Durham University Medicine Entry Requirements

Durham University logo

Durham University Medicine Entry Requirements

Both Durham and Newcastle Universities have agreed that Durham University’s School of Medicine, Pharmacy and Health at Queen’s Campus, Stockton is to relocate to Newcastle University therefore from 2017 there will be a Newcastle only intake for MBBS Medicine and Surgery.

Health Requirements for Admission

Durham University Phase I Medicine programme, leading to the Newcastle University MBBS degree, has an overriding duty of care to the public with whom students come into close contact from the first term of their studies and follows Department of Health guidance on health clearance for medical students. Detailed immunisation requirements will be sent to every applicant following their acceptance of an offer however applicants are also encouraged to monitor this website for any changes in requirements.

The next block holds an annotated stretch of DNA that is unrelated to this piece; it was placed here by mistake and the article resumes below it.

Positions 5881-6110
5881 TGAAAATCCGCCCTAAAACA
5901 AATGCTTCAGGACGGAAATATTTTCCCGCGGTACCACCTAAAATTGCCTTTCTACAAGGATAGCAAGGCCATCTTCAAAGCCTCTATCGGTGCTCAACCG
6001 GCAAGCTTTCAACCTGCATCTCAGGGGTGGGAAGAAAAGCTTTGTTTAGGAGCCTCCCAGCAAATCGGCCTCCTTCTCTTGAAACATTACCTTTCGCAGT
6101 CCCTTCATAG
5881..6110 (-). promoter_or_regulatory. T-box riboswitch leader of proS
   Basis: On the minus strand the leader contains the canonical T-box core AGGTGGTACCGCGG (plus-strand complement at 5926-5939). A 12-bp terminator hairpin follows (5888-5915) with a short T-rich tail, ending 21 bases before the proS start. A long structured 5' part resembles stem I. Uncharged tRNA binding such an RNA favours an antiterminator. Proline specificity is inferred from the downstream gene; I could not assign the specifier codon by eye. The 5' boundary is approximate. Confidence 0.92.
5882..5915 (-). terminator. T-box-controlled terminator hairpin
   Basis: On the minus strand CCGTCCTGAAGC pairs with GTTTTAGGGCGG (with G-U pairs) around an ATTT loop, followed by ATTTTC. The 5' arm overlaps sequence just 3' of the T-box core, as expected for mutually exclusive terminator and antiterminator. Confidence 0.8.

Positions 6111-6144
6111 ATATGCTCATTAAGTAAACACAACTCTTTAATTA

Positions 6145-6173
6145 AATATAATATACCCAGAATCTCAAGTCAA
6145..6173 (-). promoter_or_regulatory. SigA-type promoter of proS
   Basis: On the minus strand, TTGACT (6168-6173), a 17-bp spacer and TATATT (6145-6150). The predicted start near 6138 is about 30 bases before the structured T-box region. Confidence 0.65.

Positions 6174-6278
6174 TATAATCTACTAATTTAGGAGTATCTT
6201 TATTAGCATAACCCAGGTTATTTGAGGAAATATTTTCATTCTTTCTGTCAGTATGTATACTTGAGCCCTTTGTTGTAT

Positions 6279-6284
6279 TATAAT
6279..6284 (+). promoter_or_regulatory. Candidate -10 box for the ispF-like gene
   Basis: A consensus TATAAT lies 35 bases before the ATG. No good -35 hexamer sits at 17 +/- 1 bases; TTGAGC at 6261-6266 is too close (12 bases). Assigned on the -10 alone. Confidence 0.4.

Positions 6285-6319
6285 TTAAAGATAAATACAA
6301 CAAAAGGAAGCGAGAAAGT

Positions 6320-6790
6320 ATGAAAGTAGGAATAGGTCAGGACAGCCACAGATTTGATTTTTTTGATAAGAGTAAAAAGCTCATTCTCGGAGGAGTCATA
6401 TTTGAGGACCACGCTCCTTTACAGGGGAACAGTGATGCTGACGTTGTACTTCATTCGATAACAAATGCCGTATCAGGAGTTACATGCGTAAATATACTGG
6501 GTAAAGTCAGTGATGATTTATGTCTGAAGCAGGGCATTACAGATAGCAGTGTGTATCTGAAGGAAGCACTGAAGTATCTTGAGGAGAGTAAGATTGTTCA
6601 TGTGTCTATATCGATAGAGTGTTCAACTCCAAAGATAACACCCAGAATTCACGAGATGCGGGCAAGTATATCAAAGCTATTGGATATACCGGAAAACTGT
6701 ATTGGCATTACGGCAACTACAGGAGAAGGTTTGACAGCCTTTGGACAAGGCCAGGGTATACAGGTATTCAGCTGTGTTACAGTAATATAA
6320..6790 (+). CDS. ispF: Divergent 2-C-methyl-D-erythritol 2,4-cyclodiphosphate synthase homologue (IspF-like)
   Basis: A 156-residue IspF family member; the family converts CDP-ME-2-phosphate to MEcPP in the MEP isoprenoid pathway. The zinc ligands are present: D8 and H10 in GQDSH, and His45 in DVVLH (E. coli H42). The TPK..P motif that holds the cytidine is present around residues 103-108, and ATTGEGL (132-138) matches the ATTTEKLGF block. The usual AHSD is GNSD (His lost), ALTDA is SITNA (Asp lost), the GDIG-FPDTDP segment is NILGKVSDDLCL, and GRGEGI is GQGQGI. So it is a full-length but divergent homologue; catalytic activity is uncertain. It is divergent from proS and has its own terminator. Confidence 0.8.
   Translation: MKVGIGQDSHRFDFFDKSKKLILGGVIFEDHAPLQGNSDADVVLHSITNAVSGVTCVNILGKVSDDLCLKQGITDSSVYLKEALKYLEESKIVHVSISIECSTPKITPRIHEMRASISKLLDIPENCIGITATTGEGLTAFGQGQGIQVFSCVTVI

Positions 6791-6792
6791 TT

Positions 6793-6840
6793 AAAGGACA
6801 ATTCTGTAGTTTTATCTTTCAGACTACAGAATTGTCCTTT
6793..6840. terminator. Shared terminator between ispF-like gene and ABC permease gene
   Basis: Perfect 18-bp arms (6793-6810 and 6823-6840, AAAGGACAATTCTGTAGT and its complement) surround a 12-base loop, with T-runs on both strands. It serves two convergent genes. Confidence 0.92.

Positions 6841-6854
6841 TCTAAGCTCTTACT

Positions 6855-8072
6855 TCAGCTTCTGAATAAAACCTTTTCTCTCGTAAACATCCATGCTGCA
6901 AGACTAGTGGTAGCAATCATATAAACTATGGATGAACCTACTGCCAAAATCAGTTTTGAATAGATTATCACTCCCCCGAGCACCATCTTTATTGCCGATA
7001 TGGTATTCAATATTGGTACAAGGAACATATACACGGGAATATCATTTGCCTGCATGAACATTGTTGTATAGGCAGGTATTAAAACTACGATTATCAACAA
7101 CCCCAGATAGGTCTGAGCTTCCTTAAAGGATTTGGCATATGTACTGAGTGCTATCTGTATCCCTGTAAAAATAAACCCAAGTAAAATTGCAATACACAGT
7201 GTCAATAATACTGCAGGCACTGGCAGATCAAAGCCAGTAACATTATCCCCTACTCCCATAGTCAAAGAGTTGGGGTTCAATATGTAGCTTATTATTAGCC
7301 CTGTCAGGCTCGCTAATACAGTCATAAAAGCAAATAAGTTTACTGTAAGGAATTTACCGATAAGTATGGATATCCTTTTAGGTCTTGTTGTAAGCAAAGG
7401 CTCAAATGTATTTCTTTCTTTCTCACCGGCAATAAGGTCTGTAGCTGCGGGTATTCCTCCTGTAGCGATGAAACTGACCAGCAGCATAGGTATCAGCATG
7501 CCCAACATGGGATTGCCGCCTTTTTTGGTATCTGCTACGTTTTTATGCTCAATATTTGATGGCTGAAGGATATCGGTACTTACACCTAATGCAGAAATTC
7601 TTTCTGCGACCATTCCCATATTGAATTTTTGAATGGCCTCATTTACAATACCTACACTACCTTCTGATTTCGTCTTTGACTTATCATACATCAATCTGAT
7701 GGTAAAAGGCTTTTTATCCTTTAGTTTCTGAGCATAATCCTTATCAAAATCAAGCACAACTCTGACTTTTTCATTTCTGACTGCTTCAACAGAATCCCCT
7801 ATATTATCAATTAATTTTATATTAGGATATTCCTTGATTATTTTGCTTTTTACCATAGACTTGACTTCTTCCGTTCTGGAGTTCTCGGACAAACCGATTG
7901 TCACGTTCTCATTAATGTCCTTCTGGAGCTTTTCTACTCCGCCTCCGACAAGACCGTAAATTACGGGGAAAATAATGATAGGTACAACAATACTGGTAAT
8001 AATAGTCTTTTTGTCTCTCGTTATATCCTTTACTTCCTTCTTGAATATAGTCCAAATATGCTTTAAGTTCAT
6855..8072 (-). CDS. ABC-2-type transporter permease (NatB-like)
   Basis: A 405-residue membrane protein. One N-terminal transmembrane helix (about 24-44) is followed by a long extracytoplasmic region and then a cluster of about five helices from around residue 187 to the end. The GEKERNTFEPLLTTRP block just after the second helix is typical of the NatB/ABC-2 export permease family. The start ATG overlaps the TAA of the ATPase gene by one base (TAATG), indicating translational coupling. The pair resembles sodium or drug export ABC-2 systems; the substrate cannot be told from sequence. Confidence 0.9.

All successful applicants must produce evidence required for standard health clearance: this includes evidence of immunisation against (or immunity to) diphtheria, polio, measles, mumps, rubella and varicella, as well as non-infectivity to tuberculosis. Further information about requirements is included in the Appendix at the bottom of this page.

As a future medical student, you are also advised for your own protection to commence a schedule of Hepatitis B immunisation long before coming to University. The immunisation schedule that we recommend is a basic course of three doses of vaccine at 0, 1 month and 2 months. Antibody titres should be checked 1-4 months after completion of the course.

It is very strongly recommended that these vaccinations begin long before you leave home for university as the course of Hepatitis B immunisation is lengthy, consists of several appointments and is required for a small number of optional placements in Year 1.

The Medical School follows the Department of Health regulations on this subject and requires that all medical students provide proof that they have completed a full course of immunisation against hepatitis B and have developed a protective antibody response or, in the case of those who fail to respond to the vaccine, that they are not infectious carriers of the virus.